- Arguable: “Simmons provides a perspective on faith that would have helped Hughes work through his own dilemma.”
- Provable by the text (not a personal opinion)
- Personal Opinion: “‘Mother Tongue’ is an amazing essay.”
- Provable by the Text: “Tan uses similar strategies in both ‘Mother Tongue’ and ‘Two Kinds’ to create her message.”
- Surprising (not obvious)
- Obvious: “The daughter in ‘Two Kinds’ has a different view of her mother than Tan’s adult perspective in ‘Mother Tongue.'”
- Surprising: “Like the second half of the musical piece at the end of ‘Two Kinds,’ ‘Mother Tongue’ provides readers with the rest of the story, showing how the author has deepened her understanding of her mother and created a relationship that both honors her own values and the traditions of her mother.”
- Specific (not general)
- General: “Both ‘Ain’t I a Woman’ and ‘If Shakespeare had a Sister’ highlight the plight of women.”
- Specific: “Though written by women of two very different experiences, both Truth and Woolf use similar strategies to convince their audiences that women deserve to be treated equally.”
The organizational structure you choose depends on the nature of the topic, your purpose, and your audience. You may organize compare-and-contrast essays in one of the following two ways:
- Block: Organize topics according to the subjects themselves, discussing one piece and then the other.
- Woven: Organize according to individual points, discussing both pieces point by point.
Exercises: Create a Thesis and Outline
You’ll want to start by identifying the theme of both pieces and deciding how you want to tie them together. Then, you’ll want to think through the points of similarity and difference in the two pieces.
In two columns, write down the points that are similar and those that are different. Make sure to jot down quotes from the two pieces that illustrate these ideas.
Following the tips in this section, create a thesis and outline for your literary comparison paper.
Here’s a sample thesis and outline:
Step 6: Drafting Tips
Once you have a solid thesis and outline, it’s time to start drafting your essay. As in any academic essay, you’ll begin with an introduction. The introduction should include a hook that connects your readers to your topic. Then, you should introduce the topic. In this case, you will want to include the authors and titles of both pieces. Finally, your introduction should include your thesis. Remember, your thesis should be the last sentence of your introduction.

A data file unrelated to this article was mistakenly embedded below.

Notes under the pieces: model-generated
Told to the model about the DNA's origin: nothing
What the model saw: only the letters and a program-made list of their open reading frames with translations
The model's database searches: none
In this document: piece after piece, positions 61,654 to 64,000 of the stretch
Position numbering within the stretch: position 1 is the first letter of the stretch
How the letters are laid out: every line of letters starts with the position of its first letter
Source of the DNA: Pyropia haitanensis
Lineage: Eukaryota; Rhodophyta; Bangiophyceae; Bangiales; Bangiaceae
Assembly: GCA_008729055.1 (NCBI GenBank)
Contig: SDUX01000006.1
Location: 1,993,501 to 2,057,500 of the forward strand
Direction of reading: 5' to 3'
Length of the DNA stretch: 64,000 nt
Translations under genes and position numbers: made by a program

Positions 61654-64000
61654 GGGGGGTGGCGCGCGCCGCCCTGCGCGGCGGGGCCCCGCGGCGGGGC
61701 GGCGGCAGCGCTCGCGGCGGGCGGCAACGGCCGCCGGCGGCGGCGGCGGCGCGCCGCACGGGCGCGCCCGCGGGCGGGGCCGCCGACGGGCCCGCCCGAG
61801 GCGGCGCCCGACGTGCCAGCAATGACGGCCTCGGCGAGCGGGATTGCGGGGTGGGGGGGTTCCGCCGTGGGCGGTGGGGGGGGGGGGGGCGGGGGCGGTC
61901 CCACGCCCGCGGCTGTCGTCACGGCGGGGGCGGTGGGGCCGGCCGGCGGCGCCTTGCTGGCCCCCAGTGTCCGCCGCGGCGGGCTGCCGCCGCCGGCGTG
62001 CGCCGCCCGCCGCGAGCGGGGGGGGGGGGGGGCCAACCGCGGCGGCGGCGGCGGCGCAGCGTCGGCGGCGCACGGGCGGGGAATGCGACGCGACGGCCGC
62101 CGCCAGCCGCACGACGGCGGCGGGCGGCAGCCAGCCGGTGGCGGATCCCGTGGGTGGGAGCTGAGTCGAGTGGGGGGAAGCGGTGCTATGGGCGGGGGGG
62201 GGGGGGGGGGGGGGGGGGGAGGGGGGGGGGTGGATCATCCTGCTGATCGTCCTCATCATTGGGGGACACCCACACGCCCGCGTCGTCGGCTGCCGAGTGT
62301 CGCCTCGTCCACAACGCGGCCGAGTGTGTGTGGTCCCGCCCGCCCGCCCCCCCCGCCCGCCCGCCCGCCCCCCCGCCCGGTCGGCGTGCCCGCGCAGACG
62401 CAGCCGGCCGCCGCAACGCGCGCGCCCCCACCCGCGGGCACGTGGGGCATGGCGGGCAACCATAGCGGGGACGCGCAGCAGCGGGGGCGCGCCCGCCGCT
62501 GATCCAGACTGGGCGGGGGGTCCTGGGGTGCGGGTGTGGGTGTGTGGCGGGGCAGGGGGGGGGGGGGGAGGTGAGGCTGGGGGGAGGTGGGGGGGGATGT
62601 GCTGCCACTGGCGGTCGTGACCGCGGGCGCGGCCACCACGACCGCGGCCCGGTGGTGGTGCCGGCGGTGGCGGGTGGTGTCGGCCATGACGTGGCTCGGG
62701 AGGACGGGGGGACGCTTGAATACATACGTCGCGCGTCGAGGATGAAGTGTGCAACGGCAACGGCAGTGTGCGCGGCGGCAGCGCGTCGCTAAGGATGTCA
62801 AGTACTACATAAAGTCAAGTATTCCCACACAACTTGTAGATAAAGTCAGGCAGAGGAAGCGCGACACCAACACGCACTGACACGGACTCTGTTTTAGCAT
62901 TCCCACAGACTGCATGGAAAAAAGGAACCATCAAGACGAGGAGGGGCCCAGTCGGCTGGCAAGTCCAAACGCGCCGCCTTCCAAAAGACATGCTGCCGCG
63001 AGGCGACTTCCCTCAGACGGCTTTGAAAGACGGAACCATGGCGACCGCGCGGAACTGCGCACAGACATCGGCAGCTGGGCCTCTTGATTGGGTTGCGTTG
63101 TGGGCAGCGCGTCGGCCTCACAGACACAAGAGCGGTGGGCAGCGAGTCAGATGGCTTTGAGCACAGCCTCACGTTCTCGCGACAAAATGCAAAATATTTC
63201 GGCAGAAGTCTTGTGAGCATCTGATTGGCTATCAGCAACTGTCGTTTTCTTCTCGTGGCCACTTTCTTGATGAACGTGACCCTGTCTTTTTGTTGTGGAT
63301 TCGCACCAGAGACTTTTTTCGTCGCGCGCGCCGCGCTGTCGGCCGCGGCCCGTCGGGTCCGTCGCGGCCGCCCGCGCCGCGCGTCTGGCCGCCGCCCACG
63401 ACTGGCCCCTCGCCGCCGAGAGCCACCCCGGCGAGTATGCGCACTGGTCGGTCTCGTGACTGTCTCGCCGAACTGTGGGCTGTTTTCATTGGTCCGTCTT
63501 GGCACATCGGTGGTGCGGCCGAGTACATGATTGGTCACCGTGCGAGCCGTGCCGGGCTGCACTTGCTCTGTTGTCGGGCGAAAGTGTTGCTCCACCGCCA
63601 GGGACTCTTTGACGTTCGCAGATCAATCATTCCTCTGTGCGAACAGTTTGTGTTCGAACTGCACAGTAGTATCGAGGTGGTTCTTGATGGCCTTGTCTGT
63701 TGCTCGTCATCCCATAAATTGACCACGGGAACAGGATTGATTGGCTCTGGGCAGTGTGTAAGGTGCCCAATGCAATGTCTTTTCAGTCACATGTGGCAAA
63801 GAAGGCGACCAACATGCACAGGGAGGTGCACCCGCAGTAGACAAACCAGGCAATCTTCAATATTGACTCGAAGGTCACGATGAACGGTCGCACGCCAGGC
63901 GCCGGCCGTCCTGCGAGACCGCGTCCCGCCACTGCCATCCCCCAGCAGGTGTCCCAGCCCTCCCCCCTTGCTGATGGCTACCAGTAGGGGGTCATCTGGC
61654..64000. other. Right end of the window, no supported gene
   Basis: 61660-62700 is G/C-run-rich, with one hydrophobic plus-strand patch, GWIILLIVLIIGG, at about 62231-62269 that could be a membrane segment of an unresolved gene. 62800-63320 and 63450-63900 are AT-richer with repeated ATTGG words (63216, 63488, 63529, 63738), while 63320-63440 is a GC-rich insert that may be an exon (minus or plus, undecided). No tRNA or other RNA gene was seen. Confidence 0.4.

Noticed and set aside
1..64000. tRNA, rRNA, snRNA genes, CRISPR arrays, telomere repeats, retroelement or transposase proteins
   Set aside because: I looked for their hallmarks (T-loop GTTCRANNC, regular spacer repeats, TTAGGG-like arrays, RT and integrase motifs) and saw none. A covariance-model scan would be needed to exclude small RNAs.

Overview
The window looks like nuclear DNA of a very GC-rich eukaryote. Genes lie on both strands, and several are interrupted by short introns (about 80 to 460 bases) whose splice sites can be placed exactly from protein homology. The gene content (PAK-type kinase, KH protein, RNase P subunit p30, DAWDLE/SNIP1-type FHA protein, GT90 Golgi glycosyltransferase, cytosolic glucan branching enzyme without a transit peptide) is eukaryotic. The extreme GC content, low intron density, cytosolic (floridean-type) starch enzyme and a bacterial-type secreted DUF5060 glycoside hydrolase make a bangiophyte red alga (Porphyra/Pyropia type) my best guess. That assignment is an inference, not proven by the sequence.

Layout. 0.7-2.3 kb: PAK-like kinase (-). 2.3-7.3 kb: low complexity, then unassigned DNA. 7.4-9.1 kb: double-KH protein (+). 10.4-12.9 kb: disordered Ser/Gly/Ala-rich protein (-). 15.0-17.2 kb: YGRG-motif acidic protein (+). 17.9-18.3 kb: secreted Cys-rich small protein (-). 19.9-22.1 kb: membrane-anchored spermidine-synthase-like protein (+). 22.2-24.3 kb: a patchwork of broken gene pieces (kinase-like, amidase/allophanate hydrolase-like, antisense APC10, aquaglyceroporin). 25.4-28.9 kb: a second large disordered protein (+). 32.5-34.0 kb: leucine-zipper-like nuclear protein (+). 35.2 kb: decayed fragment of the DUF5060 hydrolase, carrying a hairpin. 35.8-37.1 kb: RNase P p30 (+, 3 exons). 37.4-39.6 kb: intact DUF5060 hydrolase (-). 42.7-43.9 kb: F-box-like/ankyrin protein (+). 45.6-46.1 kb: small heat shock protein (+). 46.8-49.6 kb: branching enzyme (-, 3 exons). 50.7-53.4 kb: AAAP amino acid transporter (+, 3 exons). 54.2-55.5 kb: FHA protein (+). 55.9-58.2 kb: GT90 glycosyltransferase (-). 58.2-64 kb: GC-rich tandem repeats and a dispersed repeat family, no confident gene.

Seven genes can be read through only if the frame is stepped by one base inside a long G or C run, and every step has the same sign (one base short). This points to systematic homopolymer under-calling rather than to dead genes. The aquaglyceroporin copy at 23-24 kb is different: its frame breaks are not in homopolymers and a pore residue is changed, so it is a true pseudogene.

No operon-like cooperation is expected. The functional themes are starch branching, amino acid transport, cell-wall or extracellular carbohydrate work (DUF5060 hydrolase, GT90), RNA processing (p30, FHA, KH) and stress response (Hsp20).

In a literary comparison essay, you may want to follow your introduction with background on both pieces. Assume that your readers have at least heard of the author or the piece, but that they might not have read the essay in awhile. For example, if you were writing about “Learning to Fall,” you might include a brief introduction to Simmons and a short summary of the essay. The background section should be no more than two short paragraphs.
In the body of the paper, you’ll want to focus on supporting your argument. Regardless of the organizational scheme you choose, you’ll want to begin each paragraph with a topic sentence. This should be followed by the use of quotes from your two texts in support of your point. Remember to use the quote formula–always introduce and explain each quote and the relationship to your point! It’s very important that you address both literary pieces equally, balancing your argument. Finally, each paragraph should end with a wrap up sentence that tells readers the significance of the paragraph.
Here are some transition words that are helpful in tying points together:
|One Similarity||One Difference|
|Another Similarity||Another Difference|
|In a Similar Fashion||Whereas|
Finally, your paper will end with a conclusion that brings home your argument and helps readers to understand the importance/significance of your essay.
In this video, an instructor explains step by step how to write an essay comparing two films. Though you will be writing about literature, the same information applies.
Here’s another instructor explaining how to write a comparison essay about two poems. Note the similarities between the two videos.
Here’s a sample paper:
- Content created by Dr. Karen Palmer. Licensed under CC BY NC SA.
- Content adapted from “Comparison and Contrast” from the book Successful Writing licensed CC BY NC SA.